Monday, January 09, 2006

the most boring girl alive

Mondays used to mean my blog was filled with photos and hazy recounts of my weekend jaunts. Today's Monday post, in case you're wondering, includes a photograph of the scarf I knit, knitted...knat? over the weekend. Jonanna has postulated that perhaps I have that weird disease where you become instantaneously very old. It does, indeed, feel like that. (although I have to admit the fact that I am capable of making things after an entire lifetime of being pretty useless is sort of exciting).
I am still on my I can't be sick anymore-regimen of staying home and doing nothing. I am going to Maui in 10 days and I absolutely refuse to be sick. Particularly as I'll be on an airplane for six hours (knitting the whole time I'm sure. Maybe I'll knit myself a bikini. Not).
I did leave the house Friday night to see Munich, which was good, albeit disturbing and graphic. Munich and Syriana are the only two movies I've seen as of late, which is sort of odd given that I am usually much more inclined towards viewing total fluff. I did finally rent Serenity, which I really, really liked—in part because it was Joss Whedon and in part because it reminded me of Resident Evil. I don't know why my movie tastes run so closely to the average video-game addicted teenage boy's. Oh well.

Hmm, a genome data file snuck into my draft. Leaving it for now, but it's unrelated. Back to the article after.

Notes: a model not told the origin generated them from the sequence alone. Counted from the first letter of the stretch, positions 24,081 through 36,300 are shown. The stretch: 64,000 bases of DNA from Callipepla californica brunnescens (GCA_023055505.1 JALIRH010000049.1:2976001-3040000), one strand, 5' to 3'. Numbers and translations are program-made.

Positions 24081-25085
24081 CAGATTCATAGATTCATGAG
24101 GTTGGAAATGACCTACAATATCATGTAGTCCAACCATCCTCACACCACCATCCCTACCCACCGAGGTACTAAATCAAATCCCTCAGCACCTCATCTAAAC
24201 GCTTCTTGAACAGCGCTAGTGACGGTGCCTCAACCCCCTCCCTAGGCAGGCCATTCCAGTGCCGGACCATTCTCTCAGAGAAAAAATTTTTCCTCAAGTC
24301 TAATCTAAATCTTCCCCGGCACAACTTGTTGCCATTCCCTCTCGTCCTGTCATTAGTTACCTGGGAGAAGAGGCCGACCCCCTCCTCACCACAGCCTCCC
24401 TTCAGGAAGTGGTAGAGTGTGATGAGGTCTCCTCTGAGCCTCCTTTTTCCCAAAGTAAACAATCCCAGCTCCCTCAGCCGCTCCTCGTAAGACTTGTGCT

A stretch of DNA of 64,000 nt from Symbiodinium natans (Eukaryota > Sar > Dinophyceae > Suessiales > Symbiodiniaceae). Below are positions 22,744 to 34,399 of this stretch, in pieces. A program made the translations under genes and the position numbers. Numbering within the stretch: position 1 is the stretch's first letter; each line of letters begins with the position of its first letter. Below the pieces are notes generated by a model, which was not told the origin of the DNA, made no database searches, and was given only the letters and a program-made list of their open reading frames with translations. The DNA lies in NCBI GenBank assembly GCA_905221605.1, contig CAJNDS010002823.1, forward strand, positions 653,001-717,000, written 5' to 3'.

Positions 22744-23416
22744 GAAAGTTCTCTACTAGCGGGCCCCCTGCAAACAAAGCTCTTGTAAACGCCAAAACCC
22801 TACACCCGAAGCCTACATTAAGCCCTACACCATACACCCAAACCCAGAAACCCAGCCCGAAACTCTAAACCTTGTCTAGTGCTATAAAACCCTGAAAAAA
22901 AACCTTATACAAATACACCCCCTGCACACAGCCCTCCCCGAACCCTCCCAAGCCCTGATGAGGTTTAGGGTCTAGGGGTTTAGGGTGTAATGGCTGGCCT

Also finally finished McInerney's The Good Life, which ended up being super, super trite. Blech. Bad enough to have a middle-aged man have the ephiphany that he loves a woman because she reminds him of his mother (if people really had such ephiphanies there would be no need for therapists) but to have the same character have the same ephiphany twice in 50 pages? I mean, come on. I need something good to read; everything I've tried lately has been sort of horrific (Actually Prep, which I read right before Good Life, wasn't so badly written I guess, but it wasn't exactly great literature. I don't think. blah blah blah).